Baby Gammy’s story has highlighted the un-pregnant underbelly of the infertility world writes Emily Jade.

A Hollywood movie couldn’t have had more twists and turns. Thai baby Gammy and his amazing surrogate mother and his not-so-amazing Australian parents’ story gripped the nation.

From the initial shock that a couple who wanted a child so much that they travelled overseas and paid more than $16,000 could then abandon it, we learn that there were twins and the couple took the ‘healthy’ sister abandoning baby Gammy because he had Down syndrome. It gets worse: the horror is revealed that the father had previous child abuse charges.

Now Thai surrogates carrying future Australian babies may go to prison as the Thai government has banned paid surrogacy. How frightening for the Australian parents desperately worried that they may lose their children.

This devastatingly sad story has highlighted the un-pregnant underbelly of the infertility world, one I am very much apart of and I’m hoping it will spark some kind of change for couples haunted by prospect of a childless life.

We have very nearly exhausted our options. Our hearts are broken.

Adopting in this county is a hopeless affair – expensive, long and almost impossible for those who discover they can’t have children when they are nearing their 40s. Fostering is heartbreaking when you are given a child to love then it is taken away. And IVF, as I have discovered, is not only a physical, financial and mental challenge, in a hell of a lot of cases – like mine – it doesn’t work.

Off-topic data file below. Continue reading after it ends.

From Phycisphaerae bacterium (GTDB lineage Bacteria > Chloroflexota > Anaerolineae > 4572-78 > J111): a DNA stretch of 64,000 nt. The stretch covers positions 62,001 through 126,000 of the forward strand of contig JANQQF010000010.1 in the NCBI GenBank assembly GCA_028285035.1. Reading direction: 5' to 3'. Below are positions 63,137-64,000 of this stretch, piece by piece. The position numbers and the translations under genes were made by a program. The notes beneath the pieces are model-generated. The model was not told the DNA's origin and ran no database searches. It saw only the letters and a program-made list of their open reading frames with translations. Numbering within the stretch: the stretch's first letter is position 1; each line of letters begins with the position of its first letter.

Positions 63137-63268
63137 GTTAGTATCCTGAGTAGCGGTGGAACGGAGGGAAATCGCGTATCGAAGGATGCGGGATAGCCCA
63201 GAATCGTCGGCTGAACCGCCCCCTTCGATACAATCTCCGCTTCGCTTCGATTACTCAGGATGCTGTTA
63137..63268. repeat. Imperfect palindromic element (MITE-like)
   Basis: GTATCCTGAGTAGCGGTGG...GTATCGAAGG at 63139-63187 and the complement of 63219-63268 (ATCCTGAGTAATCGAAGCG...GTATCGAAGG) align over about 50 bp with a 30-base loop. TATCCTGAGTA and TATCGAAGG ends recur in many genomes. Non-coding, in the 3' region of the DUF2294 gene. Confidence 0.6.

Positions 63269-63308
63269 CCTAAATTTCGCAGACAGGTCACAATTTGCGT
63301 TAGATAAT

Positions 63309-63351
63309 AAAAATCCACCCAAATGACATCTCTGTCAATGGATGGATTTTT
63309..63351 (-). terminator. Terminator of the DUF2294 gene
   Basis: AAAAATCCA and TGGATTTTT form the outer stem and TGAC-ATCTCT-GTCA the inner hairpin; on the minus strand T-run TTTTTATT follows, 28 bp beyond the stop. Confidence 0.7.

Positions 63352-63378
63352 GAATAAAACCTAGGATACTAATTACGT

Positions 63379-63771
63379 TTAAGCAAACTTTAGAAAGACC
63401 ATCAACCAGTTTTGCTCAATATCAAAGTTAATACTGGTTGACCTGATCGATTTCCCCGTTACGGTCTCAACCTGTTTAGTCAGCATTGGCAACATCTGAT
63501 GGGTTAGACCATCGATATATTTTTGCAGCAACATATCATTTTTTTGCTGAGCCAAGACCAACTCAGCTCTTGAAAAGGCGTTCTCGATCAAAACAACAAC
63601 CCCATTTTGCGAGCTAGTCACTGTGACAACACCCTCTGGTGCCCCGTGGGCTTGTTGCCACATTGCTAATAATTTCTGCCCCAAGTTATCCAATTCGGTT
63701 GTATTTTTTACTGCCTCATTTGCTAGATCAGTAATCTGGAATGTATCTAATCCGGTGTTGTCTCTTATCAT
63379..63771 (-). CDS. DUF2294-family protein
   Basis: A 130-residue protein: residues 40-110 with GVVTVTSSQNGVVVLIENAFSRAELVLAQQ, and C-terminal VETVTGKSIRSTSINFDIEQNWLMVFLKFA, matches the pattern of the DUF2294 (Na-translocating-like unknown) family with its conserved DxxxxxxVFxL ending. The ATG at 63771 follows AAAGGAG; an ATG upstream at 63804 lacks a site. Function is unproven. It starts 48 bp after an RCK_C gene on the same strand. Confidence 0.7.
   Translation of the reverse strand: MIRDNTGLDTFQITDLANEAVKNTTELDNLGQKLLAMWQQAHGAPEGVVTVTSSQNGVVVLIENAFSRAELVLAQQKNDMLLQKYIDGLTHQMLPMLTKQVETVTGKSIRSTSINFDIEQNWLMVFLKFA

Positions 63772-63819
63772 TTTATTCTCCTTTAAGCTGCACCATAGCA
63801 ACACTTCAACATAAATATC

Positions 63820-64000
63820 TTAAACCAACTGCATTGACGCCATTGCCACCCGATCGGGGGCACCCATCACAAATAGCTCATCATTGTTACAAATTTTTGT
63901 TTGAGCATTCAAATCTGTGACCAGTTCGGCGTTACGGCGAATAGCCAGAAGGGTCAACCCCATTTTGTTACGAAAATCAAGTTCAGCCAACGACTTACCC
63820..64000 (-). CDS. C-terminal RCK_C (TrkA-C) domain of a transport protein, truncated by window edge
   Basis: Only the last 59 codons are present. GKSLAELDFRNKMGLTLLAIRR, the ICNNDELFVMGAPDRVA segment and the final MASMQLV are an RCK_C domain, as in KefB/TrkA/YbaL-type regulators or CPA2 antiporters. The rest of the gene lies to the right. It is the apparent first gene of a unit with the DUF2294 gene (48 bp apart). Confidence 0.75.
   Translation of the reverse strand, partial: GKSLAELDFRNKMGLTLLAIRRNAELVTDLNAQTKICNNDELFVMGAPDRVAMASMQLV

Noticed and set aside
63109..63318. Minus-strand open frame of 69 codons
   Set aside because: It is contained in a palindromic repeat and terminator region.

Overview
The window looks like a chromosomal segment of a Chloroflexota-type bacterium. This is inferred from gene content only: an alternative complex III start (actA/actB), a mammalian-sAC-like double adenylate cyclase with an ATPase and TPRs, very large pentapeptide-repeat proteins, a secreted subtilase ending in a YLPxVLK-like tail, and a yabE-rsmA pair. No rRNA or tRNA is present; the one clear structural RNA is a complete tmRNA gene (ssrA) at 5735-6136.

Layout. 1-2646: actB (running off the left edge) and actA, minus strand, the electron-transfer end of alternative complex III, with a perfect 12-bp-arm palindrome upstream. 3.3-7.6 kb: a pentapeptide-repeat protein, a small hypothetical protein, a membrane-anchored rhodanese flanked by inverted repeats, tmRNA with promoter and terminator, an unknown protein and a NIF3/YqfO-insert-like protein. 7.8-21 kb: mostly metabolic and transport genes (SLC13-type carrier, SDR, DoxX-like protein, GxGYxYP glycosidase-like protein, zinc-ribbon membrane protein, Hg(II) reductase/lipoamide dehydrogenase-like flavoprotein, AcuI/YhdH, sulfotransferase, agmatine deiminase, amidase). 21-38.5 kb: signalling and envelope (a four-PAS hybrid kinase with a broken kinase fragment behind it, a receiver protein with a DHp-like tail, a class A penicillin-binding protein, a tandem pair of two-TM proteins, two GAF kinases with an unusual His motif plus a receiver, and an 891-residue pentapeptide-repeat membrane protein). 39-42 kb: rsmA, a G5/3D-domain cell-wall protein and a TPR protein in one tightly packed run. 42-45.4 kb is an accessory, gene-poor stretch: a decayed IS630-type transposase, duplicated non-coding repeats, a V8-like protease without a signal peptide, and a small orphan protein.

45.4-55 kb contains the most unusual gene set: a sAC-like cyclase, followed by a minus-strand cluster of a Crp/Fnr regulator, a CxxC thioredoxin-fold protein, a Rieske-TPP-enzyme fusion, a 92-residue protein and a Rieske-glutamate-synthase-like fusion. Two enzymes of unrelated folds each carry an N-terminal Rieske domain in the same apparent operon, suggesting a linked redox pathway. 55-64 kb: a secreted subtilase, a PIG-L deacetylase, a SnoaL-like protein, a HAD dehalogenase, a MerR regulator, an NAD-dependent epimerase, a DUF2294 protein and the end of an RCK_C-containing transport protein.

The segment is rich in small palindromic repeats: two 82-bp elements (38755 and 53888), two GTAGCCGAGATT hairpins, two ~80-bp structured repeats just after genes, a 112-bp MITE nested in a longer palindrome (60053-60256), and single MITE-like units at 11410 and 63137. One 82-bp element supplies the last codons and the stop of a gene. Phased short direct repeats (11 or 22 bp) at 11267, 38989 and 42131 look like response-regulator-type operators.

Surrogacy is a real and tangible answer.

Sadly in most Australian states it’s not viable, and for those that are, finding a suitable surrogate for a lot of couples is impossible. Most infertile couples don’t have that loving friend or relative ready to donate their womb for free. Government changes and a strict and heavily-monitored paid surrogacy service could well be the answer.

Renting wombs in our very own country would mean better health screenings, halt people (like Gammy’s parents) opting out on a not-so-perfect child, install checks and balances like the adopting and fostering process, and proper psychological assessment for gestational carriers. Potential parents would be better managed on home soil.

It could theoretically create a rewarding and tangible career option for women who love to be pregnant. Call them crazy but those women exist; my sister-in-law is one. Lovingly she has offered her womb to me for our second child as we have very nearly exhausted our options. Our hearts are broken.

But my womb works fine, my eggs are letting the team down. She did come up with the idea that she would donate her eggs, and if one of my brothers donated his sperm, and I carry the baby, we would have a near perfect genetic match. Such is the life of an infertile couple desperate for a family. This one could potentially work.

It would however make our Millie’s sibling not only her brother or sister, but also her cousin, on both family sides. Plus the new baby’s cousins would also be his or her brothers and sisters. Our Tasmanian origins just overloaded on jokes, and Christmas got tricky.

In the future though I can see the pros for Millie, not only would she have sibling love, but in trying times she could say to her little brother, “Can I talk to you as my cousin? Geez my brother is annoying the hell outta me!”